Golden Conifers for Grey Days

IMG_3150

How many words does a meteorologist have for rain? Sprinkles, showers, deluge or monsoon – they all add up to one thing – grey skies. Living in Seattle we get a fair amount of this wet stuff but to be honest it isn’t the rain that bothers me so much as the lack of sunshine. So to get me though the next few months I look for other ways to bring a little warmth back into my life and golden conifers are one of the best.

Truthfully I used to think conifers  were boring. That was in the days of those house-swallowing junipers and monstrous Leyland cypress planted as a hedge between zero lot line homes. Thankfully times have changed and there are so many fabulous colors, sizes and shapes to choose from that I have become a convert.

When selecting conifers with golden foliage I am seeking those that look as though they are supposed to be that color! There are some that quite frankly just look plain sick. So here are a few of my favorites, all of which I have grown for several years and have been accepted into Karen’s Foliage Hall of Fame.

Forever Goldie golden arborvitae (Thuja plicata ‘Forever Goldie’)

Early fall and Forever Goldie is adding more golden notes to its sculptured foliage

Early fall and Forever Goldie is adding more golden notes to its sculptured foliage

This beauty has surpassed all my expectations and proven itself an invaluable conifer for containers and the landscape. Unlike many plants with golden foliage this one does not scorch in full sun. It even transitions through bright chartreuse in summer to deep gold in fall and burnt orange tones in winter just in case you still thought conifers boring!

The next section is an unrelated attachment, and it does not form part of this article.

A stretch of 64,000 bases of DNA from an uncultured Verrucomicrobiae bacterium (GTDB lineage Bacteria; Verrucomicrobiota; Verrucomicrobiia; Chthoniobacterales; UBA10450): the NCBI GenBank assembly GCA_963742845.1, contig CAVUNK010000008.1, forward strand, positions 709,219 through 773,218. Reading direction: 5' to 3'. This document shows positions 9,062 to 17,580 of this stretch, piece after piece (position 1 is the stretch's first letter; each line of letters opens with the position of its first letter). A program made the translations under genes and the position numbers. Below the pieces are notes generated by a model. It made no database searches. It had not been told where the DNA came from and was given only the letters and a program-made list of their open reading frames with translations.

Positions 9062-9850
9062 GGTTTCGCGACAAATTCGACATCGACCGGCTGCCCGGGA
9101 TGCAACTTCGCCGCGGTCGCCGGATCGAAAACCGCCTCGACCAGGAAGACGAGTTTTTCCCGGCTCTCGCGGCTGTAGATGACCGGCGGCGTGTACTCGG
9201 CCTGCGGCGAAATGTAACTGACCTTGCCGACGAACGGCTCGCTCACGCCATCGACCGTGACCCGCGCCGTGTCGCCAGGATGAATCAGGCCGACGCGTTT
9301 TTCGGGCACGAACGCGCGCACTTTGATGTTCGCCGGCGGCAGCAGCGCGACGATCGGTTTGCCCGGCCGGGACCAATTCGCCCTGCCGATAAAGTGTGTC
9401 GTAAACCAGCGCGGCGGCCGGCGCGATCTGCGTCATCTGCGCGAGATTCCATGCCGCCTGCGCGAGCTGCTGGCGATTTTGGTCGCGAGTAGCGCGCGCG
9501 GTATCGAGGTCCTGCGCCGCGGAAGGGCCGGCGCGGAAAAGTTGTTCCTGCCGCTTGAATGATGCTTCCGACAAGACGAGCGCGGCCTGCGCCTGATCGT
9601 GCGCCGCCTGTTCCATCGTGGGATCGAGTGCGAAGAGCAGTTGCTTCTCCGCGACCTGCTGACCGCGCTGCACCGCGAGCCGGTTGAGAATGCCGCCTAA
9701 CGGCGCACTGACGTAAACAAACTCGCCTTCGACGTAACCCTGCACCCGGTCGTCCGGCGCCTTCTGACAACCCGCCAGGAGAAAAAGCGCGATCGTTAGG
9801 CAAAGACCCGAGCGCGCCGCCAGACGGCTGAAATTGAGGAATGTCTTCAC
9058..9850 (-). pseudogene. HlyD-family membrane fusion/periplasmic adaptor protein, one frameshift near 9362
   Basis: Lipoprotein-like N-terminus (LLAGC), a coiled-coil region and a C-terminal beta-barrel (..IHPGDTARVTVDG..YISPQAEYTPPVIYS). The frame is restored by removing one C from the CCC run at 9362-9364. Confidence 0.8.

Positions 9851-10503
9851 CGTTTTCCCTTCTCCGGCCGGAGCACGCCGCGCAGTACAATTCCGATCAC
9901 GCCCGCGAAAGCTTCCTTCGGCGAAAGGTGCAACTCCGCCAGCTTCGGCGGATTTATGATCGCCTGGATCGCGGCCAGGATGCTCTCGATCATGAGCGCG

How can you feel chilly with glowing foliage like this?

How can you feel chilly with glowing foliage like this?

Start this off in a container as part of a mixed planting where it will be happy for several years. In the landscape it will eventually reach 15 – 20′ x 3′ and is drought tolerant once established. (USDA zones 3-7)

Golden Japanese cedar (Cryptomeria japonica ‘Sekkan-sugi’)

IMG_0855This is not a conifer for the small garden but if you have space this beacon will grab your attention. New growth is a pale yellow maturing to a soft gold so at any one time it appears to be almost variegated. I love it here against the evergreen Parney’s cotoneaster (Cotoneaster lacteus), heavily laden with clusters of ruby berries .

Great contrast with the fiery burgundy foliage of the sweetgum

Great contrast with the fiery burgundy foliage of the sweetgum

To its right is a sweet gum (Liquidambar styraciflua) which creates a fabulous display that lasts for over two months.

Deer got the better of two younger conifers and did some damage by rubbing against this one but so far the tree has won!

Once established this grows fairly quickly to 10′ x 4′ in 10 years, maturing at 30′ x 10′ and is drought tolerant on our moisture retentive soil. USDA 6-9

Louie the Teddy Bear (syn. Louie eastern white pine) (Pinus strobus ‘Louie’)

Louie pine (in the foreground) shines all year but reaches superstar status in late fall and winter

Louie pine (in the foreground) shines all year but reaches superstar status in late fall and winter

This fluffy conifer leapt into my arms a few years ago. I’d purchased one for a client and it was a miracle that I parted with it. It was therefore pretty inevitable that I would simply have to get one for myself wasn’t it?

Just when I think I can’t stand another grey day, Louie makes me smile. He’s a modest size  reaching 3-4′ tall and 3′ wide in 10 years, 10-12′ x 6-8′ at maturity and will tolerate full sun  although he may initially get a little sunburned.

When backlit Louis is pure drama

When backlit Louie is pure drama

Place this where the sun (when we have it) can shine through and you’ll be rushing out to stroke this soft pine. How can you resist?